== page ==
Federal law requires individuals who have been convicted of crimes of dishonesty and similar offenses to submit an application to the FDIC for approval before becoming employed by a financial institution. The FDIC has recently issued a new rule that eases restrictions on the employment of individuals convicted of minor offenses. Davenport Evans Lawyers Jean Bender and Mike Srstka explain in the August Employment Law e-Newsletter.
The new rule, which is codified as a regulation, takes effect in late August of 2020. The new rule incorporates the FDIC’s existing Statement on Policy and provides some updates to the FDIC’s procedures. Under the new regulation, an individual seeking employment with a financial institution does not need to send an application to the FDIC if his or her prior offenses have been expunged. The new rule also updates the manner in which de minimis offenses are treated by the FDIC.
Under the new regulation, a person does not need to apply for FDIC approval for employment with a financial institution if he or she has been convicted of no more than two “de minimis” offenses, and the required waiting period has elapsed since conviction. De minimis offenses generally consist of convictions for thefts of small amounts or other minor offenses for which the person served no more than three days of jail time and received a fine of no more than $2,500. No offense committed against a bank or credit union can qualify as a de minimis offense. The length of the waiting period depends on the age of the person at the time of conviction, with a three year period for individuals over the age of 21 when convicted, and an 18 month period for those aged 21 and younger at the time of conviction. The new rule removes the waiting period for persons convicted of a single de minimis offense. Additionally, the new rule now considers as a de minimis offense the use of fake identification by a person age 21 or younger in order to purchase alcohol or circumvent certain age-based restrictions.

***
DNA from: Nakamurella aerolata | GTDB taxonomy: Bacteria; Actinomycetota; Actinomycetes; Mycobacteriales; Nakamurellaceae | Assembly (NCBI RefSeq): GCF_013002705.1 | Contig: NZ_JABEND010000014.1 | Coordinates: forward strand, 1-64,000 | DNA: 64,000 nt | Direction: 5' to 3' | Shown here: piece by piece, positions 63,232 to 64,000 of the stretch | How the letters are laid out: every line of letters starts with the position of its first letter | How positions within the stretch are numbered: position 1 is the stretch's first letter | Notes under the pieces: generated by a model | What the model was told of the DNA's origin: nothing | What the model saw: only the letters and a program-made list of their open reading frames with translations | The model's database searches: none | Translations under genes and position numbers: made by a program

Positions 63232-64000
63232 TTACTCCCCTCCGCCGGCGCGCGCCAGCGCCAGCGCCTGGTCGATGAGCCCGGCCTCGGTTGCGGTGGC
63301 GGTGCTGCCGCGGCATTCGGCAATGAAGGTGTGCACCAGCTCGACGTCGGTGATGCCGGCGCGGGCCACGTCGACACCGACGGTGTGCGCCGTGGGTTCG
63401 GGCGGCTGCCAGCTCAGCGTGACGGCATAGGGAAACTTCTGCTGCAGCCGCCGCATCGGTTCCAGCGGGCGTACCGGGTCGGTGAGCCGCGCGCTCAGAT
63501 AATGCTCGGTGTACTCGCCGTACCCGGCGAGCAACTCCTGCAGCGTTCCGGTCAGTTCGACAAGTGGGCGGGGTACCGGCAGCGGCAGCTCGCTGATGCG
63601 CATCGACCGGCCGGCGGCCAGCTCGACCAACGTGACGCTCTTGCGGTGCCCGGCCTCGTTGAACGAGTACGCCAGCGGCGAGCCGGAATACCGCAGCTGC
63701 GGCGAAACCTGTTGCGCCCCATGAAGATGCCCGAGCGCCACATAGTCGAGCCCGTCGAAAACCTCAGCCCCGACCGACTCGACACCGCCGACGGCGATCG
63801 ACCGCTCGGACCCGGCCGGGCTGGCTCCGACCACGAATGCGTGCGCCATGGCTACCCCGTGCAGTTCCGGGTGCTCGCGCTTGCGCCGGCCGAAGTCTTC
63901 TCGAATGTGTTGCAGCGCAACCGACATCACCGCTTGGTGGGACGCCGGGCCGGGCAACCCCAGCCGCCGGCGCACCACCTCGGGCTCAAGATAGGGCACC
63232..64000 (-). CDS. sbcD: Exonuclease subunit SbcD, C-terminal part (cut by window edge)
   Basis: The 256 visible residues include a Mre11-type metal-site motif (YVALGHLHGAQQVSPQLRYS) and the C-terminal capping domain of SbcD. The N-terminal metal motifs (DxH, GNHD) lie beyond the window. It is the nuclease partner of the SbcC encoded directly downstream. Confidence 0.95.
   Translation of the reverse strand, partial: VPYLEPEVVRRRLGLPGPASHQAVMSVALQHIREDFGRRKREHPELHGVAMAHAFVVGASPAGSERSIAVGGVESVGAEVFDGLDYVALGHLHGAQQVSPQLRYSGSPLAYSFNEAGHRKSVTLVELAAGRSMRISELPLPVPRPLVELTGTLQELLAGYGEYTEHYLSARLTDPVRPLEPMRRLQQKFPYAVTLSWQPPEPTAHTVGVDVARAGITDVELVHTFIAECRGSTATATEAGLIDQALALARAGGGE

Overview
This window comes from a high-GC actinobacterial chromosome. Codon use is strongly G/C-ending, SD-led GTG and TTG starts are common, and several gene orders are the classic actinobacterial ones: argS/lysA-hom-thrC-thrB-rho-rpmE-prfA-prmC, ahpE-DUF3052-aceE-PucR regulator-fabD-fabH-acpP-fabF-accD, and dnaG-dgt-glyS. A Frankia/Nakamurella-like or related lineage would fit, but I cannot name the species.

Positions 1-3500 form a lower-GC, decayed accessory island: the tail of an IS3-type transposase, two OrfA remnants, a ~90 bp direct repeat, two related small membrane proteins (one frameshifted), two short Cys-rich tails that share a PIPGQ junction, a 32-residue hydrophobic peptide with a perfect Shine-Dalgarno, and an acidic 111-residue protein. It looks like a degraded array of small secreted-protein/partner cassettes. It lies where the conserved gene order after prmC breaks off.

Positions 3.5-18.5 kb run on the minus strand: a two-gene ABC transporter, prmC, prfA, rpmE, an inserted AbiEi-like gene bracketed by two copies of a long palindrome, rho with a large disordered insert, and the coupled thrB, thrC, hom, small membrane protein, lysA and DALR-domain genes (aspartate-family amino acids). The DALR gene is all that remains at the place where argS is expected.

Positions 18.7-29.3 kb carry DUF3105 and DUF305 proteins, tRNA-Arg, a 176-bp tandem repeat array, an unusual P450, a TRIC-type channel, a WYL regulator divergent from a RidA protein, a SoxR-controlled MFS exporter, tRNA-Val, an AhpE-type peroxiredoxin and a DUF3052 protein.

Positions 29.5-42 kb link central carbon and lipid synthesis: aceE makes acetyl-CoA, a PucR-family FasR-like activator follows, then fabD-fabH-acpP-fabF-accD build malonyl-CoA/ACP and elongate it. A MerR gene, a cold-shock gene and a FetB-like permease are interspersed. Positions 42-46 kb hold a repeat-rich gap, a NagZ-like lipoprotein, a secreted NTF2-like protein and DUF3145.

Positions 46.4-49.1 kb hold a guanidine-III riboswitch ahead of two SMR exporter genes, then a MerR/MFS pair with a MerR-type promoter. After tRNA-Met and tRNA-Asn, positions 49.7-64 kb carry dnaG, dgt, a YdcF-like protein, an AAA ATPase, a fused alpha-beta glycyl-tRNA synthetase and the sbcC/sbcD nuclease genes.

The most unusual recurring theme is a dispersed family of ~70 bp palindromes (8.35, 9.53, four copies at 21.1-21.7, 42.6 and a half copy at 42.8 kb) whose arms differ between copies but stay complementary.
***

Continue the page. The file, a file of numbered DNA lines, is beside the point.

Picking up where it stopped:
While the new FDIC rule reduces restrictions on the employment of individuals previously convicted of certain minor offenses, some individuals may still be required to submit an application to the FDIC before working for a financial institution. Some may have questions as to whether a conviction meets the definition of “de minimis.” Employers or potential employees who are concerned with these issues should seek the advice of an attorney in order to ensure compliance with all FDIC rules and regulations. Davenport Evans lawyers can be reached at 605-336-2880 or email@example.com.
Davenport, Evans, Hurwitz & Smith, LLP, located in Sioux Falls, South Dakota, is one of the State’s largest law firms. The firm’s attorneys provide business and litigation counsel to individuals and corporate clients in a variety of practice areas. For more information about Davenport Evans, visit www.dehs.com.